American Superconductor (AMSC) has recently announced the successful completion of no-load factory testing for the world’s first high temperature superconductor (HTS) electric ship propulsion motor. The company’s ultra-compact HTS motors are as much as half the weight, one-third the size, operate with higher fuel efficiency and have lower maintenance costs than equivalently priced copper-based motors at the same power and torque rating.
The patented 5 megawatt (MW), 230 rpm HTS propulsion motor was designed under contract to the US Navy’s Office of Naval Research (ONR). Its power and speed rating are typical to copper-based electric propulsion motors that are currently used in various commercial ships. This new class of superconductor motors is expected to become a standard for certain military ships. AMSC built the superconductor rotor assembly, including the rotor refrigeration system, for the 5 MW motor. The company’s subcontractor on the project, ALSTOM’s Power Conversion Business, designed and built the copper-based, liquid cooled stator and assembled the motor in its Rugby factory (UK), where the motor has successfully undergone no-load testing. The next stage of testing, which will be under full load, is expected to be completed in June. The 5 MW motor is now being integrated with an ALSTOM VDM 5000 commercial power electronic drive and a dynamometer for load testing. This test will confirm full torque and full speed under load.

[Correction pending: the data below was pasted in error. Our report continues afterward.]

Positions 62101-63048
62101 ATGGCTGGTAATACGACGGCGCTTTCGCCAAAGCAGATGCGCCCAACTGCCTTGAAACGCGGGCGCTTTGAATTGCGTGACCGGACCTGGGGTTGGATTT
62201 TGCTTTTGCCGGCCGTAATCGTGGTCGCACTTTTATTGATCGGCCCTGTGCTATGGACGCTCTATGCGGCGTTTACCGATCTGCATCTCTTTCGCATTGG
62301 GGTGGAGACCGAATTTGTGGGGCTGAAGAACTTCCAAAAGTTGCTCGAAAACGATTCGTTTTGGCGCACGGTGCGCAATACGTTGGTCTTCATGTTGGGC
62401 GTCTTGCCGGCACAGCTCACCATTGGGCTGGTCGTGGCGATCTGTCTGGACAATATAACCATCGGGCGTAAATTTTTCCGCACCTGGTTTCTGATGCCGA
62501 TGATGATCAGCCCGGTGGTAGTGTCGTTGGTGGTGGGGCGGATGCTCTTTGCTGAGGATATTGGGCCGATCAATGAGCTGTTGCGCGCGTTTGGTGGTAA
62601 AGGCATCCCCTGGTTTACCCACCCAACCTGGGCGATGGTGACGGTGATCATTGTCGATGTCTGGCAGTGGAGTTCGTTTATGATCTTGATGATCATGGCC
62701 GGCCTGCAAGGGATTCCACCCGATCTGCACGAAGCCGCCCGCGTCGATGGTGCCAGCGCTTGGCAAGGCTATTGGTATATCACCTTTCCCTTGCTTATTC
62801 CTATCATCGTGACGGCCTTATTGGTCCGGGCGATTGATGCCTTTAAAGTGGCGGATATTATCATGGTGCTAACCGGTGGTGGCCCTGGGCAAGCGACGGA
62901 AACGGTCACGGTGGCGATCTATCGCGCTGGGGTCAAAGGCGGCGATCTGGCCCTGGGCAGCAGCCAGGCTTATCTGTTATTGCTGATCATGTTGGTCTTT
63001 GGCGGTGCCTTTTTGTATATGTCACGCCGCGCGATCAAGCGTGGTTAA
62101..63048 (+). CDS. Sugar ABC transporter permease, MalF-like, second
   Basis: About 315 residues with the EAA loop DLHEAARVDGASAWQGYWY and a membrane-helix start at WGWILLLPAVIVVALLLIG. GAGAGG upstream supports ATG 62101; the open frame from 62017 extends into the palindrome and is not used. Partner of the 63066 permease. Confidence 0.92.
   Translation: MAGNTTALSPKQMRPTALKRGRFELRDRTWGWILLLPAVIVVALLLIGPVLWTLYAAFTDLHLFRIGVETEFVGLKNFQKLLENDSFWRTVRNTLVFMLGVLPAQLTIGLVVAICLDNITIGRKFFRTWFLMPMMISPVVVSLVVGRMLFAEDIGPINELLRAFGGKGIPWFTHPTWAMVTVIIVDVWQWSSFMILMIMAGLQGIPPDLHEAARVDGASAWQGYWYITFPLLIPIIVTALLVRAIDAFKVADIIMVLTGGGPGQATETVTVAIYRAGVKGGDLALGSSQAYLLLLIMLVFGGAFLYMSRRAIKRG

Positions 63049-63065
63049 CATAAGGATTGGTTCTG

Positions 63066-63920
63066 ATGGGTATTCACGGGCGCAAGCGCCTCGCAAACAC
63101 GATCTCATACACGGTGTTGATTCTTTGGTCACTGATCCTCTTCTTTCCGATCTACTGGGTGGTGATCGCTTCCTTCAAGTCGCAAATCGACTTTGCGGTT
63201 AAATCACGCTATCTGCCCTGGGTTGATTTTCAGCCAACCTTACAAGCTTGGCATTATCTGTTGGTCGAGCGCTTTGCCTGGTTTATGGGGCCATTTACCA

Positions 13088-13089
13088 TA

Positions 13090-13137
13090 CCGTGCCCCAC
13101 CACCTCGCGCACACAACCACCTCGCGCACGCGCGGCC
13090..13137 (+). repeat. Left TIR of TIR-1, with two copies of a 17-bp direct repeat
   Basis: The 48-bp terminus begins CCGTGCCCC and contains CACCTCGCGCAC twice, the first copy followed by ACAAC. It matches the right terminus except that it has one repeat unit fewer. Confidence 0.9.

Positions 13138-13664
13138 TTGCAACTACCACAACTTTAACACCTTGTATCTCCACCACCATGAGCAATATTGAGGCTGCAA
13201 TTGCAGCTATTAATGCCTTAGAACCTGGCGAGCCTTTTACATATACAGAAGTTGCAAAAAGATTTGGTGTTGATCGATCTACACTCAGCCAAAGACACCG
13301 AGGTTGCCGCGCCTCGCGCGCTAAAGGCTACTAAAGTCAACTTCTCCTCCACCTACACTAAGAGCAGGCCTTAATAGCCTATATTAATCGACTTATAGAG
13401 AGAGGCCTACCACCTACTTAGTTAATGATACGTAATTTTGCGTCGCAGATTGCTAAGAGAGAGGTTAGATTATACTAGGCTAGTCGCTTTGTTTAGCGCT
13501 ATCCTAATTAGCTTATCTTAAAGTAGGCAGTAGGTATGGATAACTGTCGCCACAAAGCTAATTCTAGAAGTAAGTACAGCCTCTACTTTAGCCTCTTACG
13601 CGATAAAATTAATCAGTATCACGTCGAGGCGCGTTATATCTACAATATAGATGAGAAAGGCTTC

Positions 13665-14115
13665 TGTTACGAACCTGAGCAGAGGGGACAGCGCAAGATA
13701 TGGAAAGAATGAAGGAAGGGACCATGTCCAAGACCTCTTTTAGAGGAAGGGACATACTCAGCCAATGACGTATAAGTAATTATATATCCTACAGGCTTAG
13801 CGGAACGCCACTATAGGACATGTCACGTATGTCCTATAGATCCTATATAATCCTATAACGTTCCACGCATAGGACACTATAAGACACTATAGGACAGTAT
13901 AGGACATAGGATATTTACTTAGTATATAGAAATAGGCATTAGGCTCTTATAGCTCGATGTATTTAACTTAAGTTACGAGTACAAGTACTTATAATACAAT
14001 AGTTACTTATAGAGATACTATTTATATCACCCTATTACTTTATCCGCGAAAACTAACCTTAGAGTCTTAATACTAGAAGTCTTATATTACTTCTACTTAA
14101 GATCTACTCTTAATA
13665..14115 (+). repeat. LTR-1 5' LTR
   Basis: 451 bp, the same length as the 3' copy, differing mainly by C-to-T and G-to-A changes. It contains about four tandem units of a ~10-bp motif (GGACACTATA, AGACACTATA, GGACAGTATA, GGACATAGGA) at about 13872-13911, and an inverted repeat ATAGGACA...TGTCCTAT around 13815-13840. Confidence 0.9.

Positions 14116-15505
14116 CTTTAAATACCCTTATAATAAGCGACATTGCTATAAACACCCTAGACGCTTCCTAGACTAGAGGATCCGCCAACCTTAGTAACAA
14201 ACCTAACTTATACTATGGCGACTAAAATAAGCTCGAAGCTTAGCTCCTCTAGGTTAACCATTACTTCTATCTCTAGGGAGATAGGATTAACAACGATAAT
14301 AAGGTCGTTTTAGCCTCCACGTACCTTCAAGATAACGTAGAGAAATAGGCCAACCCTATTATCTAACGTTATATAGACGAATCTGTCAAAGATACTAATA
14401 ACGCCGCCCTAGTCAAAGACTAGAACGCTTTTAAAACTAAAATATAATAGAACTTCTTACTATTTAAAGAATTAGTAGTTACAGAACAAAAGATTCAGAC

According to industry experts, the current annual global market for electric motors and generators utilised for electric propulsion in commercial cruise and cargo ships is over $400 million. The market for ship propulsion motors is expected to grow rapidly to over $2 billion per year by 2010 because electric drives are becoming the propulsion system of choice for both commercial and military ships.